An IP due diligence is a part of the due diligence process. In this deep investigation is conducted to understand the value of the intellectual property portfolio of the target company before a merger or an acquisition. This portfolio includes all the intangible assets such as patents, trademarks, copyrights, software, designs, processes, etc.
An IP due diligence is mandatory before purchasing the intellectual property, a merger, or acquisition. It is a very important part of the due diligence process, especially in the case of companies that have a vast portfolio of intellectual property.
Why conduct IP Due Diligence?
With the rise in technology, intangible assets have become the most important assets for any company, thereby making intellectual property a critical factor in any investment. Let’s understand the importance of IP due diligence in detail –
Understanding the Value and Cost
The trickiest part of an IP due diligence in determining the value of the intellectual property. This is because the value of intellectual property is all about the market perspective; there are no physical features that can be the determinants. An IP due diligence helps determine the value closest to the actual value.
Furthermore, a very important piece of intellectual property is the cost of maintaining it. The cost includes legal fees, registration costs, marketing and branding cost, and other maintenance costs. It is critical to conduct a cost-benefit analysis before investing in intellectual property. An IP due diligence helps an investor in understanding the costs and benefits.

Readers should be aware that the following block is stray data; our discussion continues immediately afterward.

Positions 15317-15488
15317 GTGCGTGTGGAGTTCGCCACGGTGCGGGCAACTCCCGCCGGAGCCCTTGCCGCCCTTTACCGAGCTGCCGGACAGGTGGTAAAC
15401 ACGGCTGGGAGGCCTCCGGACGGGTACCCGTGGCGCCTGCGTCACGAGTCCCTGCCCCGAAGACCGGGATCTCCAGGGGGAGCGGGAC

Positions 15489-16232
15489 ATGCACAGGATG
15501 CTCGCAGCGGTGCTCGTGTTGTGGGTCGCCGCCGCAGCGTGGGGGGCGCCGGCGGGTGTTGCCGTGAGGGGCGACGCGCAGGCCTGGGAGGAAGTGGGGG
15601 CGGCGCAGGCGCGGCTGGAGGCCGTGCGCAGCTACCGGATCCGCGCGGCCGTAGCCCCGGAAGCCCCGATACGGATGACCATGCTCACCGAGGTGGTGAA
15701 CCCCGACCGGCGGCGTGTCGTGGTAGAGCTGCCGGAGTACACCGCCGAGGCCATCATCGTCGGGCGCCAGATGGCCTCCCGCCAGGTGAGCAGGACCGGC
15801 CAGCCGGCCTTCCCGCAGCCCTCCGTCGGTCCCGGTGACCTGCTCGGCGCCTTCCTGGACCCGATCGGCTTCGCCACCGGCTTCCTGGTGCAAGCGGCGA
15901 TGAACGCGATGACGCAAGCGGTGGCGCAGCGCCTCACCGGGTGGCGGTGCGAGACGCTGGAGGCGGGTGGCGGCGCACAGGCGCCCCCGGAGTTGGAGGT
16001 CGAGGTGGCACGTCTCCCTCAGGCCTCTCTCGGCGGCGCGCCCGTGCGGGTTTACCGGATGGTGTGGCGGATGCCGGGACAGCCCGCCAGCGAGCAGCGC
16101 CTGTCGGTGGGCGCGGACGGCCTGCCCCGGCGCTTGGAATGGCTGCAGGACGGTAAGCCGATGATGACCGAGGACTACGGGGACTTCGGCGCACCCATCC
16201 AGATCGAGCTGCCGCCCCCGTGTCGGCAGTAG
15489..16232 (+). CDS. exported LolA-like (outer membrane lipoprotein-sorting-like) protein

To Avoid Defects
Defects in conducting an IP due diligence can lead to a less than reasonable deal value. The value of the intellectual property is a result of a series of assumptions about intellectual property. A healthy IP due diligence tests the validity of each assumption. For example, suppose the target company owns a copyright on a series of published books. They decide to determine the value of this copyright by assuming future cash flows from sales of these books. The IP due diligence will check whether this assumption is valid, i.e., whether these books will bring in the assumed sales or not. This helps the investors avoid any defects in the assumption and reach a fair bargain in an M&A deal.
To understand the protection factor, we must first understand the types of IP due diligence, namely – defensive and offensive.
Defensive IP due diligence is seller’s side due diligence, i.e., if you are selling the intellectual property, you must conduct this due diligence. Defensively, the seller must ask questions such as –
- What is the actual value of intellectual property?
- Am I getting the maximum value in the deal?
- What can I do to maximize the value of my portfolio of intellectual property?
Offensive IP due diligence is buyers side due diligence, i.e., if you are a buyer, then this due diligence is apt. Offensively, the buyer must ask questions such as –
- Is the price quoted by the seller for the intellectual property in question is value for money?
- Is the coveted intellectual proper covered by patents? If so, are the patents enforceable, and can the ownership of patents be transferred?
- Is there pending litigation on the intellectual property which might affect its prices in the future?
Both sides want the best for their buck; thus, the protection factor comes into the picture. An IP due diligence helps both the buyer and the seller understand the risk involved in dealing with a certain intellectual property, so they can plan how to protect themselves from these risks.
Also, read about other Types of Due Diligence.